I have set out below the council’s strategy with regard to coastal management at West Beach Hayling Island. The timber sea defences at West Beach were built by Havant Borough Council in 1976, in response to beach erosion. These structures have been regularly maintained, and we estimate the council has invested over £1M in these repairs as they are exposed to wave action on a daily basis. Despite this, the timbers are now nearing the end of their functional life. In 2008 the Council took the decision to continue to extend the life of these structures where possible until they became a significant health and safety risk, and then to remove them. This decision is in line with North Solent Shoreline Management Plan which recommends a ‘Hold the Line’ policy along the South Hayling frontage but allowing the shoreline around the south west of Hayling Island to evolve naturally with minimal interference.
Following storm damage the first sections of timber revetment were removed in 2012 and 2013, allowing the beach to evolve naturally, which as you point out led to the need to relocate the beach huts. In March 2018 the timber groynes at West Beach were outflanked by the beach retreat and were removed prior to their collapse, the remaining beach huts were then relocated. Further details on the history of coastal management at West Beach is included on our webpage here:https://www.escp.org.uk/history-west-beach
The decision not to replace the revetments and groynes was driven by the policy for the site and the disproportionate cost of replacing them. There is currently no funding mechanism available from central government to maintain or construct new coastal defences at West Beach, as there are no residential properties at risk from coastal flooding or erosion at this location. Any new defences would come at a considerable cost (estimated at £3M-£5M) and would have to be funded from Council budgets. Even when balanced against potential future income from the car park, this is a significant funding requirement and needs to be consider against other budget pressures across the wider borough.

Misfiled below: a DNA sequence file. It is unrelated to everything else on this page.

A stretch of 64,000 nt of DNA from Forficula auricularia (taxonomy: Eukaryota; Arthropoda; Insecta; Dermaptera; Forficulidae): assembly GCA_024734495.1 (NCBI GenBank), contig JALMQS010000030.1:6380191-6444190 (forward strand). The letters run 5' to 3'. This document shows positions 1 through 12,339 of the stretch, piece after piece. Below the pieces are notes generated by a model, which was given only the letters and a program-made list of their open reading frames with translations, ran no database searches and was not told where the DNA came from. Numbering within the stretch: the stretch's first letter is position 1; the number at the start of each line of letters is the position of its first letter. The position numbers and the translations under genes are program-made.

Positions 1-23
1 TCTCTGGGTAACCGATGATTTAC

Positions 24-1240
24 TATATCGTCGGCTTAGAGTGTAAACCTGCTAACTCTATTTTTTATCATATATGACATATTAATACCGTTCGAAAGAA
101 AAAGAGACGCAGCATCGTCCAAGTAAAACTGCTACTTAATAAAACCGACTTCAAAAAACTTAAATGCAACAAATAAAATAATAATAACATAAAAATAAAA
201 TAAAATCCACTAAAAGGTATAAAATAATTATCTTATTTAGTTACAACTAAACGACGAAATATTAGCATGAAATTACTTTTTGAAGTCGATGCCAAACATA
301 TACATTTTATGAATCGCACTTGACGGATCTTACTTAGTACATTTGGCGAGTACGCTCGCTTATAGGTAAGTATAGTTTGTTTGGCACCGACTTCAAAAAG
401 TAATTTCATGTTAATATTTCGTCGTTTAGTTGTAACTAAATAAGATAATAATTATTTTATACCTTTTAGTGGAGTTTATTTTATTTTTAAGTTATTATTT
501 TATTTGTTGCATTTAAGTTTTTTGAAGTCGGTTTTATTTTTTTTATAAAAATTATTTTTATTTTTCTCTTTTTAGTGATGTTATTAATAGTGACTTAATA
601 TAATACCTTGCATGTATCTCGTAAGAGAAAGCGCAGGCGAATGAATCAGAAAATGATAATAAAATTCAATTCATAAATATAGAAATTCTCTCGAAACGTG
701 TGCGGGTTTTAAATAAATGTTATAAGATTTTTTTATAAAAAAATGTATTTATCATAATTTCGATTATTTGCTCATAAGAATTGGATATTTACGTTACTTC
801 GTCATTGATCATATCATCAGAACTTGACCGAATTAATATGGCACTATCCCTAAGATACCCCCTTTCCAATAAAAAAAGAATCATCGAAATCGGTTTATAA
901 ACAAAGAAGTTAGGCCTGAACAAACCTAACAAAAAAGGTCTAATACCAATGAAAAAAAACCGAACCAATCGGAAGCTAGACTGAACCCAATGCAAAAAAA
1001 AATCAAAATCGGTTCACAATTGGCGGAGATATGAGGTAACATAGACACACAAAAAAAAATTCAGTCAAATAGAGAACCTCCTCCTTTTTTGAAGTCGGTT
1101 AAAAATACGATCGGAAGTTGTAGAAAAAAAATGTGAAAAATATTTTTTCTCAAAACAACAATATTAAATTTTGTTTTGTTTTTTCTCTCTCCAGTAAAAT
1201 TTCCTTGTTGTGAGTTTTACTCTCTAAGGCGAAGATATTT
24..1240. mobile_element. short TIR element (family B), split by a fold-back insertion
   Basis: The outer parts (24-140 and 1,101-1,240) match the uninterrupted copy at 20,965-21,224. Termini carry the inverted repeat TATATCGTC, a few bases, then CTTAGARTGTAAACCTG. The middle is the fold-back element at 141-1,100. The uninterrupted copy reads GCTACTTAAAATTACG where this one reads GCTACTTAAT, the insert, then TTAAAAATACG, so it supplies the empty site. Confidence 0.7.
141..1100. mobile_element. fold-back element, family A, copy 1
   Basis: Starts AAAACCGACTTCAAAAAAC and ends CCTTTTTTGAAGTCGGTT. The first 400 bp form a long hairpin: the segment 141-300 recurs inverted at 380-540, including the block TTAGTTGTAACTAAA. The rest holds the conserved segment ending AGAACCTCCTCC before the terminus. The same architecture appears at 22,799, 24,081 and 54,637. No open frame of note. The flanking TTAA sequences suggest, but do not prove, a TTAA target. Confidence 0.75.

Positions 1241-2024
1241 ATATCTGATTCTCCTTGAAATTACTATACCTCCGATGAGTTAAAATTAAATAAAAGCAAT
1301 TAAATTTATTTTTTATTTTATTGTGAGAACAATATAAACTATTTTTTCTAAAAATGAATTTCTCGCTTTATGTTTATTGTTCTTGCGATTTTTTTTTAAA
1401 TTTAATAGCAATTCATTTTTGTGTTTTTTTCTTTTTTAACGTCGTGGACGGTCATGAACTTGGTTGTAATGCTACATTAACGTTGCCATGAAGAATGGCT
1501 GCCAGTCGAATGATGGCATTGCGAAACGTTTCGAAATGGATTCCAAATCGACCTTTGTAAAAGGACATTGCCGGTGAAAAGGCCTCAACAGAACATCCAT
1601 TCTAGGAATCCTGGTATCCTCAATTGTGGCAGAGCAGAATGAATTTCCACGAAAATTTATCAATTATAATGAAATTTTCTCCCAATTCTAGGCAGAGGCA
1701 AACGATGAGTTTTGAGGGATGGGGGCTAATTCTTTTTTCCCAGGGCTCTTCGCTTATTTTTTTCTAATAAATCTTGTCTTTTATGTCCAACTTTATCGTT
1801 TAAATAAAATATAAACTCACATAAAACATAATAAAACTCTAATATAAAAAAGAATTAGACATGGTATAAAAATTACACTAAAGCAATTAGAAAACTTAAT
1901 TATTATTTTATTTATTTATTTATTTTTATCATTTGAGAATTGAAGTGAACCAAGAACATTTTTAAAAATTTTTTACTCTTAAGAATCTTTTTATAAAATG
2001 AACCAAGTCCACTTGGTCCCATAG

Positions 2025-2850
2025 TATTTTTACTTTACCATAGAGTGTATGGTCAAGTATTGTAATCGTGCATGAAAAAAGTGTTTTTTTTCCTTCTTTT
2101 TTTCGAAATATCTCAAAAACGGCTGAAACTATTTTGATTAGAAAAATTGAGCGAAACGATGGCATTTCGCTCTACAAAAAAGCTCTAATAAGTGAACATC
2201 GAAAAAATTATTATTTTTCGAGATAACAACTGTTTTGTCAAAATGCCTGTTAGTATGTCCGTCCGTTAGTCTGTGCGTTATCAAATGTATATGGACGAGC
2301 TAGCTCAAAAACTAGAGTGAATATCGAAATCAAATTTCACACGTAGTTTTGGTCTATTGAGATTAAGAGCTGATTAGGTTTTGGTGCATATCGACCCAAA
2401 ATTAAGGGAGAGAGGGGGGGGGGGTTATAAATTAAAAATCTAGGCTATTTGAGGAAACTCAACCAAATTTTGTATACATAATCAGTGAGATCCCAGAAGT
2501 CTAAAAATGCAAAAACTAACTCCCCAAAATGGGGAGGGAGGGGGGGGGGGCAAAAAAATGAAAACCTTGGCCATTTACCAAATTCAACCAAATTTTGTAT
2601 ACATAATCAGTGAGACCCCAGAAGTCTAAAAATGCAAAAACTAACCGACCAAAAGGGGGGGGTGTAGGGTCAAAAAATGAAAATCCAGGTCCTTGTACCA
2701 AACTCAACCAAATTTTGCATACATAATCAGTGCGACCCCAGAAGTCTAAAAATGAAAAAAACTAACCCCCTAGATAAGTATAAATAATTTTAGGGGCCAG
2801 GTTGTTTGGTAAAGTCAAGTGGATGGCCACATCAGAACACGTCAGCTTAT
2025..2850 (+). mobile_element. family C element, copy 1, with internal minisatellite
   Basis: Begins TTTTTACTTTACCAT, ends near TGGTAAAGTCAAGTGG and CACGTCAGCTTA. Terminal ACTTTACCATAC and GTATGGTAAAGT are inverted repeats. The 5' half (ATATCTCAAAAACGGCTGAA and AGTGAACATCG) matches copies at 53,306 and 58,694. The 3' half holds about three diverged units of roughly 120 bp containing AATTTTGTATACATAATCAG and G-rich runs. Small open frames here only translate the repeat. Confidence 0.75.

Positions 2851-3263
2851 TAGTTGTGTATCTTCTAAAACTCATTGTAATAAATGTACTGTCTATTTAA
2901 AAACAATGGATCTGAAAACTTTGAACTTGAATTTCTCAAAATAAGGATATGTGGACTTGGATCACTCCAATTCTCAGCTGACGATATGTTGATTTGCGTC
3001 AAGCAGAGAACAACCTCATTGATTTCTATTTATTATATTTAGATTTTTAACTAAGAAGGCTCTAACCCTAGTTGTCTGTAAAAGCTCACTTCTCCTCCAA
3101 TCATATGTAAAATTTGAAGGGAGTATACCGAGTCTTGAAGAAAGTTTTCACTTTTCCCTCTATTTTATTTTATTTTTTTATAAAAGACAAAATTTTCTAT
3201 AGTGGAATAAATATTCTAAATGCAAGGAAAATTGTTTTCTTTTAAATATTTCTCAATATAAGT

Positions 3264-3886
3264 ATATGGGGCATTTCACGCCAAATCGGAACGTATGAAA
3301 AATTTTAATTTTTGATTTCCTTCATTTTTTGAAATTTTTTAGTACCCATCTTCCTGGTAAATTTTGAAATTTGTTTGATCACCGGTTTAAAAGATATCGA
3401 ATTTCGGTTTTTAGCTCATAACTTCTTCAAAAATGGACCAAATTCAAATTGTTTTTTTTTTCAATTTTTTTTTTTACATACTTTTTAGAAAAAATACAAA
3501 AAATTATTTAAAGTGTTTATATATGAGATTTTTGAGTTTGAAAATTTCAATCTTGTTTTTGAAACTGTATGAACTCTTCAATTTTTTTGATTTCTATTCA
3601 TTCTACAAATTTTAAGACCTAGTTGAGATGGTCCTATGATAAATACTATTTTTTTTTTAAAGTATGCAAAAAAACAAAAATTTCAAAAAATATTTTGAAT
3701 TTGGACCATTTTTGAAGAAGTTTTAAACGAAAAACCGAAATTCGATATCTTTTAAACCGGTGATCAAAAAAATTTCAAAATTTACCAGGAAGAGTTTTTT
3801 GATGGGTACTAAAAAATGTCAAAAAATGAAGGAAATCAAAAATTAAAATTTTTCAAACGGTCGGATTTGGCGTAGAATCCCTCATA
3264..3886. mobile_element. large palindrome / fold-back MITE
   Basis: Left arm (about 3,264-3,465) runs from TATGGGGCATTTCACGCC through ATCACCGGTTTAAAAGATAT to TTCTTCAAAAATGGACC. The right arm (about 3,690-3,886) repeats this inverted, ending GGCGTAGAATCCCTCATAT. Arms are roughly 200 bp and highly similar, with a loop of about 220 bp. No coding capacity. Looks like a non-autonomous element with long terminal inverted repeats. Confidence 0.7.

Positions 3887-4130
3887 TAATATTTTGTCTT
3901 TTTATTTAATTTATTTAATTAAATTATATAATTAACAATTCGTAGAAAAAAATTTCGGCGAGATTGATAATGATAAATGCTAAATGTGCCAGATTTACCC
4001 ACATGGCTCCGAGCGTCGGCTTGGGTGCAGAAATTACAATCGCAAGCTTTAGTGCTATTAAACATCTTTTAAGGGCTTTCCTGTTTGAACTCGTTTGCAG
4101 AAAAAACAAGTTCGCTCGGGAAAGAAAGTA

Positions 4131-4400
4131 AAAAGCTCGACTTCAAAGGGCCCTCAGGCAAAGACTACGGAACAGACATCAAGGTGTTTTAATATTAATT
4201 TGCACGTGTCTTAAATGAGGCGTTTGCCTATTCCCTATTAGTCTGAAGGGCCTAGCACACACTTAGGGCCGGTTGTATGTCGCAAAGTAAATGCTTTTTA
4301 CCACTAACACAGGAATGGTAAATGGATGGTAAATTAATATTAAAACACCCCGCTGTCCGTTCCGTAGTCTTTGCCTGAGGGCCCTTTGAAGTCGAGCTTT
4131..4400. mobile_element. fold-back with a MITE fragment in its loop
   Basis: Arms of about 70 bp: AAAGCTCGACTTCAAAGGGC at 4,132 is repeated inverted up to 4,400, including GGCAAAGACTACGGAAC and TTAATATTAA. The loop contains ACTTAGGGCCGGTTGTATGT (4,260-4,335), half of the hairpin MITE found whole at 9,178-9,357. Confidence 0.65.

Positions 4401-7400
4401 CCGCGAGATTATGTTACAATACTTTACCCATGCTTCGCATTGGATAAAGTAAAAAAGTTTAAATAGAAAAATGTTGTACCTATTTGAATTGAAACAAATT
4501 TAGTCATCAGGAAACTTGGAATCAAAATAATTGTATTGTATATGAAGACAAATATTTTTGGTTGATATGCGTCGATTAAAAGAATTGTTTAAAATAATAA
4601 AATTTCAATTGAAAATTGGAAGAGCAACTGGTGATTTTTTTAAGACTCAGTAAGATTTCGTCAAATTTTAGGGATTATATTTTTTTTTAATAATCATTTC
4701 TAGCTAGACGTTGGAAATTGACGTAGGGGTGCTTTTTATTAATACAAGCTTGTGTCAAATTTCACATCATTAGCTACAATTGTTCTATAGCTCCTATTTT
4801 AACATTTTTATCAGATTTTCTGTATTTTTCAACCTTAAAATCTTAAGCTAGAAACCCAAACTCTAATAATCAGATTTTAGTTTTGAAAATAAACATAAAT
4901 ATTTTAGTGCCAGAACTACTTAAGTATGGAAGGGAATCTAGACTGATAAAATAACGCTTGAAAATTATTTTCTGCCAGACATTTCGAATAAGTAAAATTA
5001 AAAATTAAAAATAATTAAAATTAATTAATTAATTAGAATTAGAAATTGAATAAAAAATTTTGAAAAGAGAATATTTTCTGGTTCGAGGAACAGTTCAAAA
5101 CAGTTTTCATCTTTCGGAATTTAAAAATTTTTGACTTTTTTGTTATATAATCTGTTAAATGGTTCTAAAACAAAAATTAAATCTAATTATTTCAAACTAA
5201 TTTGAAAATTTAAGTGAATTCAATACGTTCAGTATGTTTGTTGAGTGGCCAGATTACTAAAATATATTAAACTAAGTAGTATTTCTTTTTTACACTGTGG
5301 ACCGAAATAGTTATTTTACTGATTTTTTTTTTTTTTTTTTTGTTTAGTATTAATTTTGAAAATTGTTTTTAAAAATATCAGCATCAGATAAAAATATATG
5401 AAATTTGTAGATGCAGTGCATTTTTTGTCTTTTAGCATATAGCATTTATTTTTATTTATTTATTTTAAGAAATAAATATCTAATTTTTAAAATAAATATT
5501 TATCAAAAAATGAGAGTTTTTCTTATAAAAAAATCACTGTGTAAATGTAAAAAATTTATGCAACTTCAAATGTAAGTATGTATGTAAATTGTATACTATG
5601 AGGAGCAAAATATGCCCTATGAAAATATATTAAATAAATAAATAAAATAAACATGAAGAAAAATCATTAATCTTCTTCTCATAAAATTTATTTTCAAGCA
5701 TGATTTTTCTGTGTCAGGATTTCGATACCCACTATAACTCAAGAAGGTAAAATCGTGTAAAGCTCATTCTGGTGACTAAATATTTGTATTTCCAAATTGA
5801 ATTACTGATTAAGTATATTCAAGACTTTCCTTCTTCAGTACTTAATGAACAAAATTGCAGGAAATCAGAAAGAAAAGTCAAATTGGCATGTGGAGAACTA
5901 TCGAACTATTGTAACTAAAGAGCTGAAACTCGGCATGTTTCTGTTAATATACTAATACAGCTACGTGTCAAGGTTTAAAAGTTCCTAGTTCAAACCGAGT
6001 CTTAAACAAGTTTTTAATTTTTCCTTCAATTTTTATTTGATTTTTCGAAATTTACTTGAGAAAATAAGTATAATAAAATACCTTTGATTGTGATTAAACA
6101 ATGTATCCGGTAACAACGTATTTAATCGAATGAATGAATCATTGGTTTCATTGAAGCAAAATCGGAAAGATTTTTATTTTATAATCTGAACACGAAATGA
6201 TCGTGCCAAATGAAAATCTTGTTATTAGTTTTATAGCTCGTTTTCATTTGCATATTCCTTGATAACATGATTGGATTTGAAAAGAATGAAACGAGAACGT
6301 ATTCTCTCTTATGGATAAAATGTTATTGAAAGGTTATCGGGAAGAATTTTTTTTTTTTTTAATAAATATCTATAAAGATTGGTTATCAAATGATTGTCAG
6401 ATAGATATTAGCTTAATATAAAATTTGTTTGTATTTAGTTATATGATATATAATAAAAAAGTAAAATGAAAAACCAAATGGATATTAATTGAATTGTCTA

Anecdotal feedback from local water sport users suggests that removal of the groynes here was a positive step as it lead to a more natural embayment and reduced the risk of collision with these structures. However this leads to a shift in the current land use as the coastline adjusts, and future development needs to be appropriate to the level of coastal flood and erosion risk. The council vision for West Beach is embrace this change, to work with coastal processes and improve the facilities for water sports and avoid potential conflict with other beach user. We are sharing this vision via a workshop in January to engage with all beach users, where they can consider our plans and help shape them.
During this winter season we have already seen further erosion of the beach area (as below), and we have endeavoured to carry out sympathetic repairs.
Given that the surface of the car park is not tarmac, only certain materials can be used for repairs, and specifically these tend to be negatively impacted by adverse weather conditions given their 'temporary' nature. As the beach erodes (and or gets flooded) we would need to continuously make repairs to the car park which are likely to be washed away due to anticipated high tides during this time of year. This is already evident by the potholes that have been created in recent weeks.
Taking all of this into account, including the potential safety issues arising as a consequence of the winter weather, a decision was taken to close this section of the car park. Whilst it is acknowledged that this may inconvenience those who prefer to use West Beach, safety of those visiting the area has to take priority.
We will continue to monitor the situation and consider re-opening this area of the car park if it is safe to do so.